Hear Me Roar – My Favorite Ladies in YA Lit (A Diverse Line-Up)
Contributed by Ann Dye, associate director of marketing at HMH Books for Young Readers
I watched Mad Max: Fury Road this past weekend, and it was awesome. And not just because it’s a completely over-the-top, action-packed, ABSOLUTELY insane movie. It also features six diverse, unique, strong, and compelling female characters along the ride, each one more interesting to me than the male lead. (I still love Tom Hardy though.)
Watching this movie reminded me of what a gift a truly GREAT female character can be and of the importance of celebrating strong, diverse, and powerful females in any entertainment medium when we’re offered such opportunity.
So I wanted to use this forum to express appreciation for some of my favorite diverse leading ladies in YA lit, specifically because I don’t think we take enough time to give them props!
Island of the Blue Dolphins by Scott O’Dell (character: Karana)
I will confess that not every book I was assigned to read in school resonated with me (Sorry, Old Man and the Sea). But this book has had a permanent place in my heart since the 4th grade. Karana is a badass. Abandoned by her people and left to fend for herself and her little brother following a series of tragedies, Karana displays an astonishing and relentless strength and courage of character, while retaining a very true and heartbreaking relatability throughout. My suburban, Midwestern upbringing did not stop me from finding one of my early role models in this fantastic Native American character.
The Walled City by Ryan Graudin (characters: Jin and Mei Yee)
I read this while working at Little, Brown Books for Young Readers, and could not put it down. It’s so, so fantastic, thanks in large part to Graudin’s flawless characterization of sister protagonists Jin (a girl disguised as a boy, on the run in the most dangerous city in the world) and Mei Yee (the sister Jin is desperate to save). Jin displays a toughness and ruthless strength from the start, while Mei Yee has a quieter, more refined sense of endurance. This is a compelling YA novel that displays female strength in two very different (but equally compelling) forms. Read it now.
The Hunger Games by Suzanne Collins (character: Rue)
Potentially unpopular opinion: Katniss Everdeen, the lead of The Hunger Games, isn’t the most impactful character in this novel. Rather, the true gem in Suzanne Collins’ novel is Rue, the 12-year-old tribute from District 11 who is thrust into the titular games alongside Katniss. Rue is incredibly brave despite her size, while retaining an endearing sweetness and goodness that makes her story all the more tragic. Though her role is brief, her legacy looms large over Katniss throughout the series for a reason.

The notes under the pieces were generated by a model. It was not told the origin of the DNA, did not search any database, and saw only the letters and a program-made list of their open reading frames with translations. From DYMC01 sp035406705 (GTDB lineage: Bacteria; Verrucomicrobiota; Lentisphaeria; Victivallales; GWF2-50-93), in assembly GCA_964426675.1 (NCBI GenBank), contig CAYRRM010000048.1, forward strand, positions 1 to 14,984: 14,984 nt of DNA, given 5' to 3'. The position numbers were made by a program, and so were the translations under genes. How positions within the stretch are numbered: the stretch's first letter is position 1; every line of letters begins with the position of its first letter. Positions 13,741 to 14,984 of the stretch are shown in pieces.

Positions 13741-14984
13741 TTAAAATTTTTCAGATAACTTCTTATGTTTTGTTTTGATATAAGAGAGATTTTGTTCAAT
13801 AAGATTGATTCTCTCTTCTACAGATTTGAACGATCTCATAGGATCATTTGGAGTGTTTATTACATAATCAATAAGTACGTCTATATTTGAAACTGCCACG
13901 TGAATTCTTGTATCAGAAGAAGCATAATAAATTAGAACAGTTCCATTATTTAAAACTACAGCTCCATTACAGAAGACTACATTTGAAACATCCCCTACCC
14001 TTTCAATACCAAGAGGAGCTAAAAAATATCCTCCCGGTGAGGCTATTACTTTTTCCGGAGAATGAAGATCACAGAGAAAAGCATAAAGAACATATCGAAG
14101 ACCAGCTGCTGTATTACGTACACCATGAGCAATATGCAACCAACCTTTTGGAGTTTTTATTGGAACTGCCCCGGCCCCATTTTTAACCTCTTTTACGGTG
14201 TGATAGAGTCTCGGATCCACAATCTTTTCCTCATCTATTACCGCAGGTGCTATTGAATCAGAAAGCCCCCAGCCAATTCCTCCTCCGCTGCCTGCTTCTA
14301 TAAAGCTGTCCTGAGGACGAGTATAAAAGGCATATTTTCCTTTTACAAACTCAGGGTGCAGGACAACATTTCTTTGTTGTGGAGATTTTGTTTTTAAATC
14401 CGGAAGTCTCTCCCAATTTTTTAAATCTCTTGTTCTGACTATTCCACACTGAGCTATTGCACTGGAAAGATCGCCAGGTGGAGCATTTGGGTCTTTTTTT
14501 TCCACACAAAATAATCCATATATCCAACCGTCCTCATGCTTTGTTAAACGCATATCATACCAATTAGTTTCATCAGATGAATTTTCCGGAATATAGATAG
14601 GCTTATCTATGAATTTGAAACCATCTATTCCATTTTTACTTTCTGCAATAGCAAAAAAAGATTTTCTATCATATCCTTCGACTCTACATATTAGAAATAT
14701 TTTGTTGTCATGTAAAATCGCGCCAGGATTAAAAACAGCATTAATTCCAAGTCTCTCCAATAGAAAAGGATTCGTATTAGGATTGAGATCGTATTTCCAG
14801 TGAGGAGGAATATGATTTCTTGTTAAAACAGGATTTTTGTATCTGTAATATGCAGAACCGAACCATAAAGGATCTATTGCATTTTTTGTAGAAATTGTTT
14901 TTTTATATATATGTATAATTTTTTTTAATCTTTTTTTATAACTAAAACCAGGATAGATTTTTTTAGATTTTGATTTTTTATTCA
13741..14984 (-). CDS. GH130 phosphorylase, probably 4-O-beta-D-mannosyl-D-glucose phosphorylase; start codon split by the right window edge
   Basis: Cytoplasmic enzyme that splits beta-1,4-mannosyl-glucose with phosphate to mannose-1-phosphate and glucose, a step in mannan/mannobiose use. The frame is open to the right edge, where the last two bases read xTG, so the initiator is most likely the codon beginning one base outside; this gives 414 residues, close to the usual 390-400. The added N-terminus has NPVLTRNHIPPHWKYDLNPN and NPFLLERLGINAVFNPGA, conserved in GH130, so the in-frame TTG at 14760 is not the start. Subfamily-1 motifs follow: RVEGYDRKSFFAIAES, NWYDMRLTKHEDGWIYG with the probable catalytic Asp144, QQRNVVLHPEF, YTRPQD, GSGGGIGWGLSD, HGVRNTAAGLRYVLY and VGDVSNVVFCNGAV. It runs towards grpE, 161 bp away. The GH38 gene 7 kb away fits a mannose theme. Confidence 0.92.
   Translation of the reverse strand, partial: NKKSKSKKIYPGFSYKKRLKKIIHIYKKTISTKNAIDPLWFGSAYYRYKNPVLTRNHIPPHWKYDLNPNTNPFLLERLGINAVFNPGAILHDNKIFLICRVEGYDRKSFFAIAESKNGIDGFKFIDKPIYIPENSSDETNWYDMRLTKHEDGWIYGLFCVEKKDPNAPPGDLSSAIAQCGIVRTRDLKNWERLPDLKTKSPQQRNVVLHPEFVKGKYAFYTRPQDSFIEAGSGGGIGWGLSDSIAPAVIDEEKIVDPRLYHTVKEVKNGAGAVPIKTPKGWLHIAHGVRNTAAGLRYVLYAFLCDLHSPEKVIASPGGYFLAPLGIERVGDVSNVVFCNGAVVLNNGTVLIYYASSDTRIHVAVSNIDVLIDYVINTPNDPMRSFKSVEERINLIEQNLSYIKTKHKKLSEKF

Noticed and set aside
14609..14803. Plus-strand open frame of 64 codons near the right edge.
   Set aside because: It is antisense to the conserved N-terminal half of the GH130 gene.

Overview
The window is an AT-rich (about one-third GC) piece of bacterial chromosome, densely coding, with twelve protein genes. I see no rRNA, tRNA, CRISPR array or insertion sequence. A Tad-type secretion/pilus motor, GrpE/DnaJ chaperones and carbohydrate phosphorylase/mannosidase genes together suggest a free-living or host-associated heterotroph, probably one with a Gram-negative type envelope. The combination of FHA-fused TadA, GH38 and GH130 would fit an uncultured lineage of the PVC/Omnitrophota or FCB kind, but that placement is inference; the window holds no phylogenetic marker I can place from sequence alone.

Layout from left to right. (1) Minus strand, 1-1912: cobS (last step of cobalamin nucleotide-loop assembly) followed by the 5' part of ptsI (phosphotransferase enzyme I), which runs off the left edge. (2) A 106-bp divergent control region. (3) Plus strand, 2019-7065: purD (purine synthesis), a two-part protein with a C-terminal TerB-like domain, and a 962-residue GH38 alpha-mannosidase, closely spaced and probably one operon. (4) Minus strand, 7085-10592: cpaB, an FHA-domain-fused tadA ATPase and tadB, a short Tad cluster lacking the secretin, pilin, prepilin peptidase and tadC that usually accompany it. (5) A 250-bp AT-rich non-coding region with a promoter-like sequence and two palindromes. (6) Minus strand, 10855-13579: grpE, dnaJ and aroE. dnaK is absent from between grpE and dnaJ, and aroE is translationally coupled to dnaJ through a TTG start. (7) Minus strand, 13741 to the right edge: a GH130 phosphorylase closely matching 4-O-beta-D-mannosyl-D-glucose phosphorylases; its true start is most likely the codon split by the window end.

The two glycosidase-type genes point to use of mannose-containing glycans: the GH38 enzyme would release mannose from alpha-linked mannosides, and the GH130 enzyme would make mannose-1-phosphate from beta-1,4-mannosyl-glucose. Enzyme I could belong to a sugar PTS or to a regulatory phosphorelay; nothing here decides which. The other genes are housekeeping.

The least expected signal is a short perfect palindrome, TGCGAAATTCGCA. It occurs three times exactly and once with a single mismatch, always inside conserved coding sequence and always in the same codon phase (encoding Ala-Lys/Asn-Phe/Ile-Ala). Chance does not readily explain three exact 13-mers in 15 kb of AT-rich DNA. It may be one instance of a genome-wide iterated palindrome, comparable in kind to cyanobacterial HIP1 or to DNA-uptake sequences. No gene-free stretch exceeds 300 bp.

Daughter of Smoke and Bone by Laini Taylor (character: Karou)
I love this book because Taylor is one of those amazing YA writers who pulls no punches: just running with a complex and layered plot, and respecting her readers to keep up the pace and hang on tight. The protagonist of this novel, Karou, is one for the ages. As a human with a fantastical genetic pedigree that even she doesn’t understand, Karou is compelling because she’s very human despite her uniqueness. A typical teen in many ways, Karou is instantly relatable but has an underlying strength that becomes clear when she’s thrust into a world that demands more sacrifice and bravery than anyone deserves. And she has killer hair.
All of these women (and I am just scratching the surface of my personal faves!) represent a variety of cultures, backgrounds, challenges, and types of strength. In a world where so many women are often sidelined and pigeonholed in set roles in society (though we have made progress), aren’t these gems something to celebrate?
Ann Dye is associate director of marketing at Houghton Mifflin Harcourt Books for Young Readers. Before HMH, she was associate director of marketing at Little, Brown Books for Young Readers and worked as marketing manager at Disney-Hyperion. She lives with her two awesome cats in New York City.